Weekly Sermon


Christian Education

Outreach Ministries



Music Ministries



Contact Us

Related Links






Easter Sunday B Sermon
Mark 16:1-8

April 4, 2021

Sermon Archives


Mark 16:1-8

When the sabbath was over, Mary Magdalene, and Mary the mother of James, and Salome bought spices, so that they might go and anoint him. 2And very early on the first day of the week, when the sun had risen, they went to the tomb. 3They had been saying to one another, ‘Who will roll away the stone for us from the entrance to the tomb?’ 4When they looked up, they saw that the stone, which was very large, had already been rolled back. 5As they entered the tomb, they saw a young man, dressed in a white robe, sitting on the right side; and they were alarmed. 6But he said to them, ‘Do not be alarmed; you are looking for Jesus of Nazareth, who was crucified. He has been raised; he is not here. Look, there is the place they laid him. 7But go, tell his disciples and Peter that he is going ahead of you to Galilee; there you will see him, just as he told you.’ 8So they went out and fled from the tomb, for terror and amazement had seized them; and they said nothing to anyone, for they were afraid.

Christ is Risen! He is Risen Indeed! Alleluia!

May the grace, mercy and peace of God be with us in the name of our risen Lord and Savior, Jesus Christ; Amen.

So they went out and fled from the tomb, for terror and amazement had seized them; and they said nothing to anyone, for they were afraid … According to the oldest manuscripts, this is the way that Mark’s Gospel ends. Well, I added the dot, dot, dot, but this evangelist includes no appearances of the raised Jesus to the disciples, Paul or anyone else. He includes no account of an ascension. To be sure, it appears that some centuries later some scribes must have wondered who in their right mind would conclude this story with fearful silence, and they added an amalgam of Easter stories featuring the risen Jesus, but those do not seem to be part of the original Gospel. It is very open-ended. We are uncomfortable with anything that is “open-ended.”

We would rather answer yes/no survey questions like, “Are you satisfied with “blank”? Did “blank” act as expected? Do you think you would use “blank”? than ones like, “How satisfied or dissatisfied are you with “blank”? What did you expect to happen when “blank” occurred? How do you think “blank” will change the way you do things?” They demand that we reflect upon the impact that a person, product or event has on our life. They require us to invest personal time in the process.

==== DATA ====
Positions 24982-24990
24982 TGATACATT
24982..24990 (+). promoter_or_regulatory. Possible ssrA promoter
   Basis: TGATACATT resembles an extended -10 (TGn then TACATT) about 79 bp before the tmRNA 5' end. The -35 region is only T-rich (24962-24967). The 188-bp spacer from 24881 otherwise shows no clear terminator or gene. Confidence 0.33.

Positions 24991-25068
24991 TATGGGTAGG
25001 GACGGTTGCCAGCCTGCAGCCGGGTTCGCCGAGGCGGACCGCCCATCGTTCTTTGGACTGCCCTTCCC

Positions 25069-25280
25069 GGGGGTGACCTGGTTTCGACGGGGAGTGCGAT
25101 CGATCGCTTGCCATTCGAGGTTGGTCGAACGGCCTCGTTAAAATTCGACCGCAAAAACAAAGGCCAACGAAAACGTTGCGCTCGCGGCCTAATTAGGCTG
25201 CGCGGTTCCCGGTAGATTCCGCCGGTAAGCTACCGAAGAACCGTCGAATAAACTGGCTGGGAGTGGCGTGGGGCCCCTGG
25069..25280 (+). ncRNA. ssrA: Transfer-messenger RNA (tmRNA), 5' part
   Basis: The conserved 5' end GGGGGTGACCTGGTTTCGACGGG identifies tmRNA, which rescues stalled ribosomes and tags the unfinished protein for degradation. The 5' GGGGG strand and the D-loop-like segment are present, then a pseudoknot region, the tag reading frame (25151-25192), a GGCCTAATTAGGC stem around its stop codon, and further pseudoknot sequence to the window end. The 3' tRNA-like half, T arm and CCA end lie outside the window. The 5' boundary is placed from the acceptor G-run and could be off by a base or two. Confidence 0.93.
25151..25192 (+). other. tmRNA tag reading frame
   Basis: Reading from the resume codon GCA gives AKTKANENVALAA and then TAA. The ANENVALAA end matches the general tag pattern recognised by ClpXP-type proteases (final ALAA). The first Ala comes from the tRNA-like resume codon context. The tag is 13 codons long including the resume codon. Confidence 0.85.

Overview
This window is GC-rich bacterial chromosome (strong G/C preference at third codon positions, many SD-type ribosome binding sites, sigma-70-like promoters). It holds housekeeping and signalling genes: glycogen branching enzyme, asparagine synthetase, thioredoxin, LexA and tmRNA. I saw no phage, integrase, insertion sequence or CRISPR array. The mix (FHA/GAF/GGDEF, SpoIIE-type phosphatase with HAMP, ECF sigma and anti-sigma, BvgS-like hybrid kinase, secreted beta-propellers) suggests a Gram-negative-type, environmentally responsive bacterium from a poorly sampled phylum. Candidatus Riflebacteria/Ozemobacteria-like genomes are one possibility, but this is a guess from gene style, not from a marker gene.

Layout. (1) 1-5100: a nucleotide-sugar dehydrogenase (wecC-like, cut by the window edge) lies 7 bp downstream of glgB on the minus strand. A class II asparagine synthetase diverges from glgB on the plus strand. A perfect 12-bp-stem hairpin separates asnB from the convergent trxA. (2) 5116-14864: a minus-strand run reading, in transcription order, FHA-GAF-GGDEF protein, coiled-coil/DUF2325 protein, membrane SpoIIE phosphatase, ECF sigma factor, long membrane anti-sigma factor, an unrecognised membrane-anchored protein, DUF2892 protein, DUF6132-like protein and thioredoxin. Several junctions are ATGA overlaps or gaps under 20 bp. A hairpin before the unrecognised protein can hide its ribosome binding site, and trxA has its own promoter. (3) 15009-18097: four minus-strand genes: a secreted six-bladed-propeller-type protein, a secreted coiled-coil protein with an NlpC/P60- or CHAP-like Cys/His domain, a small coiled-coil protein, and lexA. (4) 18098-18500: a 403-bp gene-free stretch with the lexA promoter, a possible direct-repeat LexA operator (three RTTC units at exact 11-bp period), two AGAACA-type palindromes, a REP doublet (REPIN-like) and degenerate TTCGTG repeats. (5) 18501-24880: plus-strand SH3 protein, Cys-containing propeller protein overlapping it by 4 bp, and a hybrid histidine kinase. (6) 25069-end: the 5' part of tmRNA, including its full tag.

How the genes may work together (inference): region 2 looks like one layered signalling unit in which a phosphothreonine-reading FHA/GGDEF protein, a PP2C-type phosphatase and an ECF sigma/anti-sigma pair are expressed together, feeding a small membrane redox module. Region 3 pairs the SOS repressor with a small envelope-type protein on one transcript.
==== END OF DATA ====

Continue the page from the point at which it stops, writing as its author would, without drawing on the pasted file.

I joked before that the “dot, dot, dot” was my addition, but I really do think that if the ancient Greek language in which the New Testament was written had access to punctuation, which it didn’t, Mark would have ended his story this way. I often use the three dots at the ends of my sentences in text or email messages to invite response from the person to whom I am writing, or to convey that whatever I have said is not finished yet, to leave it open-ended. Mark’s Gospel ending functions as an invitation: not merely an ending to a “once upon a time” tale, but an opening through which the audience, including us, are invited to step. We are asked to invest our time and energies to participate in the story as it continues along; the disciples in the narrative - from the women coming in faith to the tomb even without knowing who would roll away the stone, to the hidden men who betrayed, denied and finally abandoned Jesus - they all failed to finish the story themselves. As much as we admire them and their witness, the story goes on past the empty tomb, past the appearances of the resurrected Jesus that are reported in the other three Gospel accounts, past the Ascension, past the giving of the Holy Spirit and past the earthly lives of these men and women who the love of the crucified and risen Lord personally. The open-ended nature of this account is an invitation for us to participate in Easter ministry, to share the risen Christ with anyone who fears that all there is is death, or at least immovable barriers preventing us from experiencing the life that we desire.